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Lessons from Successful Marriages

May 8, 2009 | by M. Gary Neuman

Diminish the negative and accentuate the positive.

This article is excerpted from the NY times national bestseller, "The Truth about Cheating." The author studied hundreds of men, faithful and unfaithful, to discover how women could create better relationships for themselves.

Here's a simple secret that I've shared with thousands of couples in therapy and in my seminars: successful couples accentuate the positive and diminish the negative, and failed couples accentuate the negative and diminish the positive.

Failed couples tend to think that their failure is justified because of the spouse they married. They perceive successful couples as having an easy life, less stress, and fewer issues than what they've experienced. This is the number one falsehood of the failed couple. Successful couples shoulder just as many issues, whether they be financial hardships, work-related stress, childbearing issues, illnesses, and challenges with in-laws, but their system of dealing with it is an extremely different model, and that's what makes them successful.

Successful couples:

  1. Recall and keep in mind the good things that are happening in the relationship.
  2. Realize that sometimes their spouses have an issue and therefore don't take every negative thing the spouse might do or say too personally.

Spouses in a successful marriage walk away from a fight and think, "How long am I going to be angry about this stupid issue? He's been so nice." "He's been off his game lately because he's been so stressed." "Just yesterday he did take a little extra time to be with me..."

Spouses in a failed marriage walk away from a fight thinking things like, "How dare he!" "What's he done lately to show me any kind of love?" "So what if he's stressed, so am I and isn't everyone?" or "He doesn't talk to his mother that way." This spouse doesn't make the effort to excuse any behavior by recalling some of the nice things her husband did of why he may be acting this way that has nothing to do with her.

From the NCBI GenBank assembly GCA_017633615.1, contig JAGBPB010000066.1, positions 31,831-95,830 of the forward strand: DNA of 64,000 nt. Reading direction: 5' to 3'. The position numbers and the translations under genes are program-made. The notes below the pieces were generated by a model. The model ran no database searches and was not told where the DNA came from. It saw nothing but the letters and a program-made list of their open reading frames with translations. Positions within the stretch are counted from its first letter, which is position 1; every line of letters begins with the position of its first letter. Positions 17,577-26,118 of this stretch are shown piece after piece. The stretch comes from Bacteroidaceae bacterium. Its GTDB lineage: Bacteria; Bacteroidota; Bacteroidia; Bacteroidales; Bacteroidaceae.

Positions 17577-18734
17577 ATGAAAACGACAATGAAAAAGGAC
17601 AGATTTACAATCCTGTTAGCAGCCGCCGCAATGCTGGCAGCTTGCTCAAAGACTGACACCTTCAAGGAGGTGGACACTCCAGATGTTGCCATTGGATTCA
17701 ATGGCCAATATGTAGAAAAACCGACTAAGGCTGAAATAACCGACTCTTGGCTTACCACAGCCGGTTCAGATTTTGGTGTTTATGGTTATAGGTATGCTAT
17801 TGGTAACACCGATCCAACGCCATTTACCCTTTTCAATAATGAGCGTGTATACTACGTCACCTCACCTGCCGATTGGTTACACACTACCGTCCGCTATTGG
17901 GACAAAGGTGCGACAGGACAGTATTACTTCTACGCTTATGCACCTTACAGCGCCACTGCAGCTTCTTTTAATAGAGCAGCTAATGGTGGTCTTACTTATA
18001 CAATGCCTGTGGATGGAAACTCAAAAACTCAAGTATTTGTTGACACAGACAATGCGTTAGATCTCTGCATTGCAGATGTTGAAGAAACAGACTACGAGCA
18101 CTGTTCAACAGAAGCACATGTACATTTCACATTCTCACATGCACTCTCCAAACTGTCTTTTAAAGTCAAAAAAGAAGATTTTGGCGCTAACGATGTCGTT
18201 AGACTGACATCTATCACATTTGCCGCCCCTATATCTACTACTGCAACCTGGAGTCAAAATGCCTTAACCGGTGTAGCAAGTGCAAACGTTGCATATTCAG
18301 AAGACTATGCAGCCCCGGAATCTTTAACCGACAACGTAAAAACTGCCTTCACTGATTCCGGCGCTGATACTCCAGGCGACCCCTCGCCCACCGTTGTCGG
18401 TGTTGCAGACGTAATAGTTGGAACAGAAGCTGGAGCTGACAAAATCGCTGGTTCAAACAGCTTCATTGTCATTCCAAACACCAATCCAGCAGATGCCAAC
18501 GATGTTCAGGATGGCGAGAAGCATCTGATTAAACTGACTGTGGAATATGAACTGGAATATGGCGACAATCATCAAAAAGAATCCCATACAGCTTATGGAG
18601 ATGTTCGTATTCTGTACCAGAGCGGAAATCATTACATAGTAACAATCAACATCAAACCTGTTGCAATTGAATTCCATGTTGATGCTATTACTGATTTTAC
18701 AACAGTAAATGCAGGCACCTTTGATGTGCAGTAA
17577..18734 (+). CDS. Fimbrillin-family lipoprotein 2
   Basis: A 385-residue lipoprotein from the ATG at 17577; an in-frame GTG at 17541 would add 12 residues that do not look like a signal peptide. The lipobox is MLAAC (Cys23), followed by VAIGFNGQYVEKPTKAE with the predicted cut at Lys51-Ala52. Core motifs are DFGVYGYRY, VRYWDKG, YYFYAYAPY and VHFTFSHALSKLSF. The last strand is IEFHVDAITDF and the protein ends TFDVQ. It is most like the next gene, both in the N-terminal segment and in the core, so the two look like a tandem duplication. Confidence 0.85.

Surely I don't mean to imply that the successful couple does nothing else but excuse a fight. But a successful couple immediately diminishes the negative, gets over the fight quickly, and the offended spouse more often than not gets a sincere apology because the other spouse is so appreciative that his mistake wasn't blown up into World War III.

Men commonly dig in to their point of view further when met with hostility and punitive actions. If a wife decides to stay angry at her spouse and give him the silent treatment and no intimacy or affection for a bit, her actions tend to do anything but get him to come around. Men tend to get angry and try to become punitive themselves when feeling punished for something they did that they've perceived as not that big a deal.

The successful couple comes back toward one another with an attitude of "I don't want to go on and on with this. Let's just apologize and please understand what bothered me." This attitude will almost always turn your husband into an appreciative spouse who can then admit to his wrongdoing as you've perceived it and even commit to giving you more of what you want in the future. The successful couple reunites, deciding that they'll take some badly needed "couple time" in the next day or so to remedy the little hiccup.

Successful couples attack problems, not each other.

Successful couples are coming toward each other because they've remembered the good in the relationship even though there's some bad, as in the failed couple's relationship. They remembered that they're married and love each other. They have to make it work and why waste the time being angry? They allow themselves to feel the love that has been built in the relationship over the years -- the positive -- instead of keeping foremost in their minds all of the hardship they've had to struggle with.

Successful couples attack problems, not each other. They view the problem as a blameless entity and don't waste time on guilt.

The failed couple is entrenched in negativity. They don't want to give each other a single break. They're sick and tired, and not because it's gone on for years -- they were sick and tired early on too. They never knew how to move through a fight, and since they held on to the fight and punished each other, they never made a resolution.

After a while there is a point at which each couple builds a history. The successful couple builds a history based largely on the happy times, the positive. The fights don't stick out so much in their memory because they weren't ongoing and punitive. The failed couple has spent years on a roller coaster and every time another fight occurs they connect the dots to every other fight that has continued to lie just under the radar.

Successful Couple Model

  1. Recall and keep in mind the good things in the relationship.
  2. Don't take spouse's negativity too personally.
  3. Remember that the effort for change shows the greatest love even though it may take a while to reach your ultimate marital goals.

Remember that men are emotional beings who react well to kindness and appreciation. They can say they're sorry and understand your feelings. They can do it all emotionally if given the chance, and for them that chance comes with your focusing on the positive.

Excerpted from: "The Truth About Cheating: Why Men Stray and What You Can Do to Prevent It" by M. Gary Neuman

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